European business leaders and policymakers have long lamented Europe’s apparent inability to foster the creation of preeminent global technology champions like Apple, Amazon, Facebook and Google. In fact, in a ranking of the top global Internet leaders by market valuation, there is not a single European firm in the top 20, a list which is dominated almost exclusively by Chinese and American Internet companies.
Europe’s failure to make a dent in the top 20, despite many innovation assets, has led to numerous efforts to understand its relative underperformance. After all, the continent is not short of homegrown engineering talent and digital thought leadership (although it’s true that much of its top talent is scooped up by American tech firms). Leading EU countries also have startup creation rates that compare favourably with the United States. Moreover, Europe boasts an integrated internal market of over 500 million affluent consumers, which should, in theory, provide a powerful launching pad for world-changing technologies and companies. And yet, promising European tech startups like Skype and Spotify found large-scale commercial success in the United States long before they had tapped the full potential of their native continent.
To shed light on this dilemma, I was invited to Brussels to brief the European Parliament’s Committee on Internal Market and Consumer Protection and present a report on “Boosting E-Commerce in the Digital Single Market” (an annotated transcript of the session is available here). Today, I’m pleased to publish a new piece of work that summarizes the DEEP Centre’s recommendations for how to strengthen the enabling conditions for entrepreneurial success in Europe, particularly in the domain of digital services and e-commerce.
There are various theories on Europe’s underperformance, but one underlying truth highlighted by the research is that European entrepreneurs face far too many stumbling blocks to growing their businesses. While Europe’s market of 500 million consumers sounds alluring, the practical reality is much less inspiring. For example, digital startups seeking to do business across Europe must contend with a patchwork of 28 different legal regimes and varying VAT obligations, expensive and unreliable cross-border shipping, inconsistent copyright laws and burdensome country-by-country restrictions on digital content like streaming movies and TV shows.
The presence of significant national fragmentation in Europe’s market for e-commerce and digital services is among the key reasons why European startups struggle to realize the true potential of the continent’s market of 500 million consumers. In fact, although half of European retailers are online, only 21% sell in other EU member states and those who do limit their exports to a few countries, with the European average being 1.8 territories per company.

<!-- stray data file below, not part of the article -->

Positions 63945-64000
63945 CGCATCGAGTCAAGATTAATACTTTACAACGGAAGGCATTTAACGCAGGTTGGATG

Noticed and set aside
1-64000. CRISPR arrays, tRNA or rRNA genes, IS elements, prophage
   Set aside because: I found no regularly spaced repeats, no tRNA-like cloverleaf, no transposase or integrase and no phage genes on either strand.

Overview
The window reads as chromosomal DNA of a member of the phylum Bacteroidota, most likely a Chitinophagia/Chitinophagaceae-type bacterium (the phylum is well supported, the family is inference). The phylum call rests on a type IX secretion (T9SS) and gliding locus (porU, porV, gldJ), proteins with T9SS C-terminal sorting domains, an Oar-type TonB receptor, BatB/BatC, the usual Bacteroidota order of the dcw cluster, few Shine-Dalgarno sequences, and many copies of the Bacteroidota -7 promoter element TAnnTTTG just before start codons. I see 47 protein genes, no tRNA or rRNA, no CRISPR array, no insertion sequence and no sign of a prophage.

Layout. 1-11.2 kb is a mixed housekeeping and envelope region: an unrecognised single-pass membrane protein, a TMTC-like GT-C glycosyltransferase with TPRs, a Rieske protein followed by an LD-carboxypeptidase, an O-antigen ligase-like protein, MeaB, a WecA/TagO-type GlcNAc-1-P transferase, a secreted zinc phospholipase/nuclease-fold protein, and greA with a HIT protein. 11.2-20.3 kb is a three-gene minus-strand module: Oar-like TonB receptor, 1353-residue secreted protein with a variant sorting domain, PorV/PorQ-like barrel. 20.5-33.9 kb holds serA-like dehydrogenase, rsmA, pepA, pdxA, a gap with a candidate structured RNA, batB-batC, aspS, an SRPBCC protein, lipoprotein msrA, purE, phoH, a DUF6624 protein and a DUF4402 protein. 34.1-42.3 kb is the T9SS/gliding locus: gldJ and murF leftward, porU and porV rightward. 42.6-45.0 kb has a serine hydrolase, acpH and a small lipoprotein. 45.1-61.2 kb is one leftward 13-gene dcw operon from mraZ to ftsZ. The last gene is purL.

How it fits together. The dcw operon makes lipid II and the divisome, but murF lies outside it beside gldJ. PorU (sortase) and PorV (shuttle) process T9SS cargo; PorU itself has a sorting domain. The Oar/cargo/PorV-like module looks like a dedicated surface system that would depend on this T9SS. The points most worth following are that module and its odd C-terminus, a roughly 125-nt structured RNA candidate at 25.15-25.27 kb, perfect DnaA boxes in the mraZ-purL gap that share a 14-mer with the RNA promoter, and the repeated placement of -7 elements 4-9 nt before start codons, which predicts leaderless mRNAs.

In an effort to make Europe fit for the digital age, European public policymakers have prioritized the creation of a Digital Single Market (DSM) in which digital goods and services can move seamlessly across the 28 member nations under the same set of rules. The proposed single market for digital services would create uniform rules that protect intellectual property, safeguard consumer data, eliminate mobile-phone roaming charges and end discriminatory practices such as geo-blocking digital content. The European Commission estimates the DSM would contribute €415 billion to the European economy, boosting jobs, growth, competition, investment and innovation. Indeed, as Google chairman Eric Schmidt rightly observes: “A digital single market will give European entrepreneurs, who have all the right building blocks, the incentive to invest and the ability to achieve global scale at greater speed.”
While the benefits of a seamless and fully-functioning digital market are not in dispute, our research suggests market fragmentation and regulatory barriers in Europe are not the only — or even the most significant — hurdles that entrepreneurs face in building viable growth companies. A growing body of research suggests the more intractable inhibitors to growth are related to the ability of firms to access a full spectrum of risk capital, acquire anchor customers and attract the sophisticated management talent to lead key corporate functions such as international sales, marketing and business development. Most of these issues have been entirely overlooked in the European Commission’s strategy for the Digital Single Market.
For Europe to become a creator of global technology champions, European policymakers must not only prioritize much needed regulatory reforms; they must also establish a series of entrepreneurial building blocks required to enable its highest-potential companies to grow beyond Europe’s borders and become the significant global employers of tomorrow. Among other things, these building blocks include an ample supply of capital; access to anchor customers and sophisticated management talent; and well-coordinated supports for scale-ups and internationalization. After all, Europe will not realize the full benefits of eliminating barriers to cross-border commerce if, in reality, few of its firms can acquire the capital, management talent and market sophistication required to reach scale without relocating their operations to leading tech-hubs such as Boston, New York or Silicon Valley.
To learn more about our analysis and recommendations, be sure to read the report and let us know what you think.